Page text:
Performance in Intel IOMeter Database Pattern
The Database test opens up the show. This pattern reveals the drives capability to process a mixed stream of requests for reading and writing random-address 8KB data blocks. By changing the ratio of write and read requests we can estimate how well the drive is sorting the requests out.
The drives are grouped according to their manufacturer to make the table smaller:
For better readability, we draw diagrams for different workloads.
The drives from Hitachi behave much like each other under a small load (one request). When there are many write requests (more than 50%), the HDS 722512VLAT20 starts lagging behind the “older” mates. This situation lasts until 90% writes, when the drive “realizes” that there are so few read requests that it’s not necessary to allot much cache memory for them, but better reserve it for lazy writing.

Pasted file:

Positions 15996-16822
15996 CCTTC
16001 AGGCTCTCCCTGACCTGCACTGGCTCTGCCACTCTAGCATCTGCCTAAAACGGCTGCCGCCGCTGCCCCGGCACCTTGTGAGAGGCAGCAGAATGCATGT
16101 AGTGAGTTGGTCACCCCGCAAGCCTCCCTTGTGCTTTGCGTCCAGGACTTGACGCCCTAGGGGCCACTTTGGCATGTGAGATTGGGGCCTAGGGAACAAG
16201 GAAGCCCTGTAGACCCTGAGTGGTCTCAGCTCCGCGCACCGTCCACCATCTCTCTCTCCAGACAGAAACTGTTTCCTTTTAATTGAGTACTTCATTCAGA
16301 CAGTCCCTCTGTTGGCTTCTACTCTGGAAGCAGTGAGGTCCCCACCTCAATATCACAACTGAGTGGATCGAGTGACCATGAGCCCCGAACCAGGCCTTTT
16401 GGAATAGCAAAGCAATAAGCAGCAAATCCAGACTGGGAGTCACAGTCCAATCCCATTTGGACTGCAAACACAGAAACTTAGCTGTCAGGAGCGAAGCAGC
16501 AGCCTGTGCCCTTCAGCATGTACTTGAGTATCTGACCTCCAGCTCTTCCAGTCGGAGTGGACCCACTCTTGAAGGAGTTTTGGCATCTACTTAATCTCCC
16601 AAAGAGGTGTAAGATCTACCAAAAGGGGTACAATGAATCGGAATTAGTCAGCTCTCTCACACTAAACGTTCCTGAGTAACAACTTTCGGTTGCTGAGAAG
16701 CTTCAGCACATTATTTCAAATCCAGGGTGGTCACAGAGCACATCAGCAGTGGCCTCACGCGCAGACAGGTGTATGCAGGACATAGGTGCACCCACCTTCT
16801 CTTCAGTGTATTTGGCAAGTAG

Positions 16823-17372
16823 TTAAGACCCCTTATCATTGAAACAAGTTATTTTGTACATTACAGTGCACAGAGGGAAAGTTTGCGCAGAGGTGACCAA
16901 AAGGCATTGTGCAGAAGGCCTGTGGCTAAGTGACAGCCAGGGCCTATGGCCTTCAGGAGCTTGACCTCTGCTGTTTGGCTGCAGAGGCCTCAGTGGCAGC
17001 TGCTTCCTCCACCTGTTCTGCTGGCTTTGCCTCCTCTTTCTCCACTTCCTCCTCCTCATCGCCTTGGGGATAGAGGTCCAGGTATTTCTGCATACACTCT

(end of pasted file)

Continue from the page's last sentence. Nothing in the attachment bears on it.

We increase the workload to 16 requests.
The story repeats: Hitachi HDS722512VLAT20 is quite indifferent to the increase of the writes share until there are 100% of them in the queue. In this mode, however, it is the fastest of all. It seems like it has more segments in the buffer, although a small overall buffer size (compared to the IC35L120AVV207-1).
Now, the workload is maximum, 256 requests.
The drives are faster in this test and keep on their speeds throughout the test, save for the HDS722512VLAT20.